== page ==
Protestantism and National Socialism
(Last modified 1998)
The study aims to elucidate the complex relationship between Protestantism and National Socialism, the affinities and linkages, the differences and dissonance, from the perspective of social history and the history of mentality. The focus of the study, which investigates developments in the entire city of Berlin from 1930 to 1950, is not the Protestant Church as a bureaucratic institution but the genesis of competing religious movements within Protestantism (German Christians versus Confessing Church) and their social and cultural integration in National Socialist society. Everyday life and behavior in conflict situations in nearly 150 city church parishes and biographical material on the lives of 565 parish clergymen are the two main areas of study. The sources evaluated here yield overwhelming evidence of a variety of manifestations of Protestant anti-Semitism. In a broader historical perspective, nationalist Protestant mentality proves to be an outstanding feature of Protestant tradition and identity, culminating in approving, indeed, for the most part, in outright enthusiastic reactions to the events of 1933.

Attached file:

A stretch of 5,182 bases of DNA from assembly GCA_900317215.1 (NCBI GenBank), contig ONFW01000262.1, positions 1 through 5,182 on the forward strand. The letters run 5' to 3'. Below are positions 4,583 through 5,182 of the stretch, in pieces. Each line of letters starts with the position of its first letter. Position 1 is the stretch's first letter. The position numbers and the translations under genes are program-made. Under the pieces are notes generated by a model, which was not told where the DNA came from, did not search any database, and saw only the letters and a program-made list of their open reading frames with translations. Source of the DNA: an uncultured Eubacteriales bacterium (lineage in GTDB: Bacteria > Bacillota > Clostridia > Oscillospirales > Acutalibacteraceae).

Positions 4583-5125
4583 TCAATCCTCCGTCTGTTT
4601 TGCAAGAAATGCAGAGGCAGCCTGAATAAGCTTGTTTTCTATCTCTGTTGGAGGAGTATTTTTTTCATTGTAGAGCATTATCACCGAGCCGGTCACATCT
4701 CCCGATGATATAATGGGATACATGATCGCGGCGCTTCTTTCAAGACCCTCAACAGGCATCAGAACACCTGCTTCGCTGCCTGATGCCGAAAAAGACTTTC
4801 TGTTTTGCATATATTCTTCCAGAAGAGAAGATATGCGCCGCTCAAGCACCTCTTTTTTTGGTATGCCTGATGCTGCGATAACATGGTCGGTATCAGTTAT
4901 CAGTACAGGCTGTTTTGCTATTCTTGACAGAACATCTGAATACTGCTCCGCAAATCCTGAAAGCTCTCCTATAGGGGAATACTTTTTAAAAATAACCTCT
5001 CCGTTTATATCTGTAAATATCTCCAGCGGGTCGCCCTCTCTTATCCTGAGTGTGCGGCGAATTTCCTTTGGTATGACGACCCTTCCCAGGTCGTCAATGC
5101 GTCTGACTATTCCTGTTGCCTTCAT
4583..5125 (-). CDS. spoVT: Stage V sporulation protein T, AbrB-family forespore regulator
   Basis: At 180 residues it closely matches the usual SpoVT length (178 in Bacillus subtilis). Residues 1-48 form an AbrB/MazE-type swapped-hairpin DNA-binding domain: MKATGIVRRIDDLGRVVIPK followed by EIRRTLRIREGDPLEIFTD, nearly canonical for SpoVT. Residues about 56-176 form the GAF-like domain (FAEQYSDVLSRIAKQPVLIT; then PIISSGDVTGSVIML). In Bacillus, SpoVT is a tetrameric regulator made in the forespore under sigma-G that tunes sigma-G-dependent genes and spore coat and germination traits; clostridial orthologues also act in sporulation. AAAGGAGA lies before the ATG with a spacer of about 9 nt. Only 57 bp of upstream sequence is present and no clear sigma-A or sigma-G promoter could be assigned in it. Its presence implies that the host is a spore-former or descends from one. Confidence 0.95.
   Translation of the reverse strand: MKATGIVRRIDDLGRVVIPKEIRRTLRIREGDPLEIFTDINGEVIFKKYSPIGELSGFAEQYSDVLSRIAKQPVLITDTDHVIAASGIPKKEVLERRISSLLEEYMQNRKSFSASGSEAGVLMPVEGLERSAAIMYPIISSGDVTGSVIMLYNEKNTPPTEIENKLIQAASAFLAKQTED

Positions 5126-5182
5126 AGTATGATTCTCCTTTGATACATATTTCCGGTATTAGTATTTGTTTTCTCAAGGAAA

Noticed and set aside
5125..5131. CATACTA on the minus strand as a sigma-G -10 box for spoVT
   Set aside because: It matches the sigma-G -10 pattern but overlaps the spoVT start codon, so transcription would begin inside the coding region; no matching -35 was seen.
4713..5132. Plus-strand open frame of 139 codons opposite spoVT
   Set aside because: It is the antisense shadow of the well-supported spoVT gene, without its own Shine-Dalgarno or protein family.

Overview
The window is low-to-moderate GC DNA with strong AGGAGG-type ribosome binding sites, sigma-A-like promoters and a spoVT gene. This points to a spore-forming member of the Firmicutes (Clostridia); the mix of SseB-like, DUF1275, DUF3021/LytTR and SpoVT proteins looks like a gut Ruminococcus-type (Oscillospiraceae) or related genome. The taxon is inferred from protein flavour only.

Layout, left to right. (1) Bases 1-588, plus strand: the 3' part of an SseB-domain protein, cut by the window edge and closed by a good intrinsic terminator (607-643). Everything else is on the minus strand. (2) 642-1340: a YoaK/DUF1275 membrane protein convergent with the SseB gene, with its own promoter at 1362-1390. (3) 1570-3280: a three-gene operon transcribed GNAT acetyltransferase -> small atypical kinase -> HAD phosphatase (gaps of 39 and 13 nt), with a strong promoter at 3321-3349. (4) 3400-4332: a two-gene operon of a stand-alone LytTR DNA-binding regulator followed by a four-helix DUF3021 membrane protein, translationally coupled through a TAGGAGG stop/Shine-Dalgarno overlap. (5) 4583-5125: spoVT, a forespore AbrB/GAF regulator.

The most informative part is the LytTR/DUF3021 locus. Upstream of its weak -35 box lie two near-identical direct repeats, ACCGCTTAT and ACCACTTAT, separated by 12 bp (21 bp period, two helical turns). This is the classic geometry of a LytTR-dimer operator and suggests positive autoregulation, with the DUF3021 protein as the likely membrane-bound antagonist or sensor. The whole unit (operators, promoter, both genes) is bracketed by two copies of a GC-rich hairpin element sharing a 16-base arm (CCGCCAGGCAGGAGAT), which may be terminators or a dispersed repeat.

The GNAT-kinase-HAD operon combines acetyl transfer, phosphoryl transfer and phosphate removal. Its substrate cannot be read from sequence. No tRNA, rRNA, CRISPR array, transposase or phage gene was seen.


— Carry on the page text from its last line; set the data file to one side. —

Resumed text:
Thus, the postwar historical construction of the Church's struggle - an inadequate and presumably unconsciously distorted self-portrait drawn by participants, which historians have adopted largely unexamined - seems in need of revision. The development of German Protestantism in these two decades reflects not so much the confrontation between right-minded Christians and the Antichrist Nazi state, but rather a fratricidal war within the Church, a sharp inner-Protestant struggle over opposing beliefs about the proper extent of Protestant integration in the National Socialist state.